Give the DJ a Break, or: What Worship Leaders Wish You Knew
My friend Jeff is a wicked good wedding DJ. He loves his work, but sometimes encounters a struggle that (I’m guessing) will resonate with many worship leaders: guests who assume that it's his job to make them happy.
Robin and Jack’s wedding reception was especially frustrating for Jeff. I officiated their ceremony—which went off without a hitch (sorry! I can’t resist a good pun)—but left before the music started. A week later, Jeff told me how hard the night had been for him.
“As the DJ, it’s my job to get as many people on the dance floor as possible,” Jeff explained. “That’s what couples hire me to do. I know how to read the crowd. Which songs will get them smiling and moving? What should I play to help everyone have a fun night? I know how to figure that out in just a few songs."
So what went wrong at Robin and Jack’s wedding?
“People kept coming up to make requests,” Jeff groaned. “I knew those songs would empty the dance floor, so I turned down their requests—and some of the guests got angry with me. They didn’t understand that my goal was to make the entire crowd happy, not just them.”
Say no more, I told him. I get it—and so do most worship leaders. In our congregations, how often do we assume that preachers, music directors, and other worship leaders are there to fulfill our personal preferences?I don’t like singing that hymn. Why do we have to use readings with ‘God’ in them? I want to hear more poetry in our services. I didn’t like the minister’s sermon today....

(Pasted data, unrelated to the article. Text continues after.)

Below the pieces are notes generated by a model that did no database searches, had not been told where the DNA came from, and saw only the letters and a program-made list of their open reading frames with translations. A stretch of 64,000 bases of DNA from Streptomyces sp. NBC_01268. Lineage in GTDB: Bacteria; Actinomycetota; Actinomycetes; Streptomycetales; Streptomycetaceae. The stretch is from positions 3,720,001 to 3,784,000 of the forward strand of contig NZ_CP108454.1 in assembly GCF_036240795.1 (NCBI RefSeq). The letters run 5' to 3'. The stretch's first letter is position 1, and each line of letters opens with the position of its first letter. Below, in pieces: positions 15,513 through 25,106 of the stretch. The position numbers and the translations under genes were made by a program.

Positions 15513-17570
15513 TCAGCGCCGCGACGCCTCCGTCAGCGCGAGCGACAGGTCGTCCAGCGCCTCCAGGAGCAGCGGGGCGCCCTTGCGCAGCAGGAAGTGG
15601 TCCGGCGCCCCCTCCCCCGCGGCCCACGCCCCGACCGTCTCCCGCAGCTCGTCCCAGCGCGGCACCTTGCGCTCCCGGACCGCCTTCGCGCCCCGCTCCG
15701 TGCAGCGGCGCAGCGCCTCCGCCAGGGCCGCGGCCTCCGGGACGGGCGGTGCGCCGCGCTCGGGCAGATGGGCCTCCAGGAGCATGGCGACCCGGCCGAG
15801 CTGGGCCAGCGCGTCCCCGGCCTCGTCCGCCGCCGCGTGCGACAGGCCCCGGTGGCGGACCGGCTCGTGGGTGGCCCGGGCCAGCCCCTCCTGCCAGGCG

It's great to know what moves you, and what touches you, in worship. What’s problematic is when individual congregation members forget that their preferences are part of a larger whole: the overlapping but disparate needs of an entire congregation. We also tend to forget that worship leaders have their a clear sense of purpose—or should. (Worship Committees, do you have your mission statement ready to share with the congregation? That statement naming boldly what you're trying to create and offer on Sunday mornings—can be a helpful North Star to guide your decisions, and a transparent way to share that purpose with the congregation.)
One of the most important ways that church members can support their worship leaders is to allow those leaders to serve the whole. Here are some constructive ways to do that:
- If there’s an element of worship that’s just not your thing, use that time to look around you at the other people in worship. Can you find someone who is deeply moved by what is happening? What would you lose by giving yourself to the moment?
- Before you tell a worship leader that you don't like something they do, express curiosity about why they do it. What love, energy, or intention goes into that worship component? The answer might surprise you.
- It's often easier (and more fun) to respond to ideas about what to include in worship rather than things you want to remove. Tell your worship leaders the things that are meaningful to you, and that you'd love more of.
- If you approach a wedding DJ with a single suggestion and they know that it won’t work, you’ll both be frustrated. But if you have a list of possible songs, it might be easier to find the right fit. Can you approach the worship leaders with a few different ideas, and trust them to choose which one might spark a creative way to serve you and the whole?
- Remember that our congregations are crucibles for right relationship. We extend trust to one another that we're all doing our best, all the time; that healthy leadership (including worship committees) speaks with one voice; and that courage, creativity, and vulnerability are all contagious.